In our study, the result of the clonal assay demonstrated that MDA was a neoplastic lesion, whereas adenomatous hyperplasia and normal cervical tissues were polyclonal, further confirming the nature of MDA. Understanding this distinction will help clinicians to differentiate MDA from benign hyperplastic lesions such as microglandular hyperplasia, adenomatous hyperplasia, diffuse laminar endocervical glandular hyperplasia, and lobular endocervical glandular hyperplasia.
PCR-based clonality analysis occasionally produces a pseudomonoclonal or pseudopolyclonal result . The major mechanism responsible for the pseudomonoclonal result is patch size [15, 16]. If progeny cells remain adjacent to each other after cell division, large patches of cells are formed, all of which contain an identical pattern of X-chromosome inactivation. Lesions arising from two, three, or more cells within a patch will show the same pattern of X-chromosome inactivation and will thus appear monoclonal. This concept is a particularly important consideration when using very small tissue samples obtained by microdissection. To avoid this problem, Diaz-Cano et al.  recommend using sample sizes larger than 100 cells or 0.25 cm2. Although we performed laser microdissection in our study to obtain the pure glands, the sample was composed of numerous different glands, and sample sizes were about 1000 cells. The reason for pseudopolyclonal results is likely contamination caused by a heavy inflammatory cell infiltrate or inadvertent inclusion of stromal cells. We used laser microdissection to avoid this circumstance. Therefore, we believe that our result is reliable. However, additional studies with larger sample sizes are necessary to conclusively prove our hypothesis.
In summary, MDA is a highly differentiated form of adenocarcinoma. The results of clonal assay indicate that MDA is a true neoplasm but is not associated with high-risk HPV. Diagnosis of MDA mainly depends on its clinical manifestations and the pathological feature that MDA glands are located deeper than the lower level of normal endocervical glands. Immunostaining is extremely helpful in diagnosing MDA.
minimal deviation adenocarcinoma
Polymerase chain reaction
cancer antigen 125
smooth muscle actin
Scully RE, Bonfiglio TA: Histological Typing of Female Genital Tract Tumours. 1994, Berlin, Springer
Su Q, Liu Q, Wang SF: Clonality analysis technique based on X chromosome genetic polymorphism and application. Zhonghua Bing Li Xue Zazhi. 2002, 31: 162-164.
Gong L, Zhang W, Su Q: Clonal status of fibrous dysplasia. Pathology. 2008, 40: 392-395. 10.1080/00313020801911496.
Gusserow ALS: Ueber Sarcome des Uterus. Arch Gynakol. 1970, 1: 240-251. 10.1007/BF01814006.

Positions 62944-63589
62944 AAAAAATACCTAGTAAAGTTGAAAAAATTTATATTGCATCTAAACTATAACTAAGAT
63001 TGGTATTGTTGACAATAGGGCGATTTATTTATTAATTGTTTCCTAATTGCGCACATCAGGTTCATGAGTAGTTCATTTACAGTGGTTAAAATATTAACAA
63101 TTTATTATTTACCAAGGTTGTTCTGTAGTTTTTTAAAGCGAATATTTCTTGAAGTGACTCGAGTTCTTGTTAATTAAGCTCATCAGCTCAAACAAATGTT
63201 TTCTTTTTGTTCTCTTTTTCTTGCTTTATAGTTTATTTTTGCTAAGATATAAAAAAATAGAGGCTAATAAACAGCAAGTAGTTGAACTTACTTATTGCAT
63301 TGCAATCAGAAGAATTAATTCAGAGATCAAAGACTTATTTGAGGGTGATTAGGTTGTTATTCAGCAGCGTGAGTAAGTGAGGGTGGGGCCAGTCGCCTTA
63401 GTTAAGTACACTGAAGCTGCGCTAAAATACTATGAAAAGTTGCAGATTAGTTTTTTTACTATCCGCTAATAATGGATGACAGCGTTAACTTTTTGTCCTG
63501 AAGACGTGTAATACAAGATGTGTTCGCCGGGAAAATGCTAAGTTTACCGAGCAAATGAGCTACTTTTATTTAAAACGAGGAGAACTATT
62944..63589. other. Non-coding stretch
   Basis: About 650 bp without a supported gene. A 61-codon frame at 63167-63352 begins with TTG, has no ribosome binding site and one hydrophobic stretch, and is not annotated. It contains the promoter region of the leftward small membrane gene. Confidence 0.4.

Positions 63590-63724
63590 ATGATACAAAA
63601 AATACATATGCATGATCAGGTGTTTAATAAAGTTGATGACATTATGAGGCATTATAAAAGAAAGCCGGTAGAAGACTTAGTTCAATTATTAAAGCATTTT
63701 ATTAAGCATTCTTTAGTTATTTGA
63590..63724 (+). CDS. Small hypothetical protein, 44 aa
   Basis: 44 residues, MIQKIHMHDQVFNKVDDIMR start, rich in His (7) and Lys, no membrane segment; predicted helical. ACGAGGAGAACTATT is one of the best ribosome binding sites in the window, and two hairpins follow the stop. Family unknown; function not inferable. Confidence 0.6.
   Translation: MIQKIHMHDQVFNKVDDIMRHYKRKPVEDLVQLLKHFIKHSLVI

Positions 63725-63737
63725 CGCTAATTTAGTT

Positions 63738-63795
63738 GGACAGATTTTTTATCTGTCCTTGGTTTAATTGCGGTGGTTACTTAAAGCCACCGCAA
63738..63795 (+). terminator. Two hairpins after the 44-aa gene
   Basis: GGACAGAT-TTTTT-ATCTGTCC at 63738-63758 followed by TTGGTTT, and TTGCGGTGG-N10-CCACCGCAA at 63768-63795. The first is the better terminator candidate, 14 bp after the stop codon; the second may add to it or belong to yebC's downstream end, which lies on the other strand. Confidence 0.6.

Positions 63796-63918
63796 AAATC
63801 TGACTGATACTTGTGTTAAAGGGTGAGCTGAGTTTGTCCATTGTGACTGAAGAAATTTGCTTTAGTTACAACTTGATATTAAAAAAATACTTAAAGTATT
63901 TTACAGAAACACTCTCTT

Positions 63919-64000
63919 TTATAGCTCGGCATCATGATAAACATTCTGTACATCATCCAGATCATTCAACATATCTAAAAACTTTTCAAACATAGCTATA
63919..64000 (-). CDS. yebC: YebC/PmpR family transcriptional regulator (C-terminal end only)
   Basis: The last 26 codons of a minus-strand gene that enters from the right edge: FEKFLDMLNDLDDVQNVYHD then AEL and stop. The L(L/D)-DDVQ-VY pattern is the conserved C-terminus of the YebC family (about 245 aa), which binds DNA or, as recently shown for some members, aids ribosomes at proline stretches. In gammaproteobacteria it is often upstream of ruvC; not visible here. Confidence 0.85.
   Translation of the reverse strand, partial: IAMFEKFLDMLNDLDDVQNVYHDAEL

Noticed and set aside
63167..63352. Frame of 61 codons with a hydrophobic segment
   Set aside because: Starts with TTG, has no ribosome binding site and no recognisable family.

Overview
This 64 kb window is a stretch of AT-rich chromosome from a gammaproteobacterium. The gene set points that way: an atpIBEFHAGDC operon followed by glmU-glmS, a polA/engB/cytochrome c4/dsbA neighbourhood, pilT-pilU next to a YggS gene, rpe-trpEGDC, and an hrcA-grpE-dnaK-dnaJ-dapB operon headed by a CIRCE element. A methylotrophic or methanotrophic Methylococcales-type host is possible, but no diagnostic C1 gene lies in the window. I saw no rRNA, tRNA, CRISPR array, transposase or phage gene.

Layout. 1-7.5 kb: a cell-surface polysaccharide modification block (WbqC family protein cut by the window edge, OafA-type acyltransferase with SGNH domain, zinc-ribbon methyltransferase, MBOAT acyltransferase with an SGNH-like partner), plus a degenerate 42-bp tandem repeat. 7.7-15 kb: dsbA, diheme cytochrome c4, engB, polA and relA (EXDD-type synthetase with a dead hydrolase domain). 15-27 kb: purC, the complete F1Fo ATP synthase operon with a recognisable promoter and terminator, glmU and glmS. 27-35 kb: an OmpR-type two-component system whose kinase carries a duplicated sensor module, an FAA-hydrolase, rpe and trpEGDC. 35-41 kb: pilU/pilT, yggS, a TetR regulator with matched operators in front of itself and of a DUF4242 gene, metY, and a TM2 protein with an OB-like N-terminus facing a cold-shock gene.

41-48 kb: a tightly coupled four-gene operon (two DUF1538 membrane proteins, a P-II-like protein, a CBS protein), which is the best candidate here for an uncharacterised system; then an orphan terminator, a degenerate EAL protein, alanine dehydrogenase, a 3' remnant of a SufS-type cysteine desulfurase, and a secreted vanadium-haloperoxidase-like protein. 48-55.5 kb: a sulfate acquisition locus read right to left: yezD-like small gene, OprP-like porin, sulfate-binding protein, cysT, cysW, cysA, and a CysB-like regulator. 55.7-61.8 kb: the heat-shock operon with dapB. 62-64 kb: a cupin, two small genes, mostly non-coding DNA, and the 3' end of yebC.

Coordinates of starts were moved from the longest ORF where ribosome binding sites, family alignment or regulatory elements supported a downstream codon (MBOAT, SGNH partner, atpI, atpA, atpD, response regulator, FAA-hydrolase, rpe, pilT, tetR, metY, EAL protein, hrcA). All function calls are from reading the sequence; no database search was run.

Silverberg SG, Hurt WG: Minimal deviation adenocarcinoma ("adenoma malignum") of the cervix: a reappraisal. Am J Obstet Gynecol. 1975, 121: 971-975.
Ishii K, Hosaka N, Toki T, Momose M, Hidaka E, Tsuchiya S, Katsuyama T: A new view of the so-called adenoma maligmum of the ulterine cervix. Virchows Arch. 1998, 432: 315-322. 10.1007/s004280050172.
Odashiro AN, Odashiro DN, Nguyen GK: Minimal deviation endometrioid adenocarcinoma of the cervix: report of three cases with exfoliative cytology. Diagn Cytopathol. 2006, 34: 119-123. 10.1002/dc.20396.
Ferguson AW, Svoboda-Newman SM, Frank TS: Analysis of human papillomavirus infection and molecular alterations in adenocarcinoma of the cervix. Mod Pathol. 1998, 11: 11-18.
Zielinski GD, Snijders PJ, Rozendaal L, Daalmeijer NF, Risse EK, Voorhorst FJ, Jiwa NM, Linden van der HC, de Schipper FA, Runsink AP, Meijer CJ: The presence of highrisk HPV combined with specific p53 and p16INK4a expression patterns points to high-risk HPV as the main causative agent for adenocarcinoma in situ and adenocarcinoma of the cervix. J Pathol. 2003, 201: 535-543. 10.1002/path.1480.
Mikami Y, Kiyokawa T, Hata S, Fujiwara K, Moriya T, Sasano H, Manabe T, Akahira J, Ito K, Tase T, Yaegashi N, Sato I, Tateno H, Naganuma H: Gastrointestinal immunophenotype in adenocarcinomas of the uterine cervix and related glandular lesions: a possible link between lobular endocervical glandular hyperplasia/pyloric gland metaplasia and 'adenoma malignum'. Mod Pathol. 2004, 17: 962-972. 10.1038/modpathol.3800148.
Xu JY, Hashi A, Kondo T, Yuminamochi T, Nara M, Hashi K, Murata S, Katoh R, Hoshi K: Absence of human papillomavirus infection in minimal deviation adenocarcinoma and lobular endocervical glandular hyperplasia. Int J Gynecol Pathol. 2005, 24: 296-302. 10.1097/01.pgp.0000157918.36354.c1.
McGowan L, Young RH, Scully RE: Peutz-Jeghers syndrome with "adenoma malignum" of the cervix. A report of two cases. Gynecol Oncol. 1980, 10: 125-133. 10.1016/0090-8258(80)90074-8.
Allen RC, Zoghbi HY, Moseley AB, Rosenblatt HM, Belmont JW: Methylation of Hpa II and Hha I sites near the polymorphic CAG repeat in the human androgen receptor gene correlates with X-chromosome inactivation. Am J Hum Genet. 1992, 51: 1229-1239.
Diaz-Cano SJ, Blanes A, Wolfe HJ: PCR techniques for clonality assays. Diagn Mol Pathol. 2001, 10: 24-33. 10.1097/00019606-200103000-00005.
Fialkow PJ: Clonal origin of human tumors. Biochim Biophys Acta. 1976, 58: 283-321.
Iannaccone PM, Weinberg WC, Berkwits L: A probabilistic model of mosaicism based on the histological analysis of chimaeric rat liver. Development. 1987, 99: 187-196.
This work was supported by The National Natural Science Foundation of China (No. 30800417 and No. 30672013) and The National Basic Research Program (973 Program) of China (No. 2009CB521705).
The authors declare that they have no competing interests.
LG selected the research topic, participated in the study, and wrote the manuscript. WDZ participated in writing the manuscript. YHL and WZ provided grant support. XYL and LY participated in the study. SJZ and XJH conducted the pathological examination. ML provided the technique support. All authors have read and approved the final manuscript.
Li Gong, Wen-Dong Zhang contributed equally to this work.
Authors’ original submitted files for images
About this article
Cite this article
Gong, L., Zhang, W., Liu, X. et al. Clonal status and clinicopathological observation of cervical minimal deviation adenocarcinoma. Diagn Pathol 5, 25 (2010). https://doi.org/10.1186/1746-1596-5-25
- Androgen Receptor
- Human Papilloma Virus
- Human Papilloma Virus Infection
- Androgen Receptor Gene
- Laser Microdissection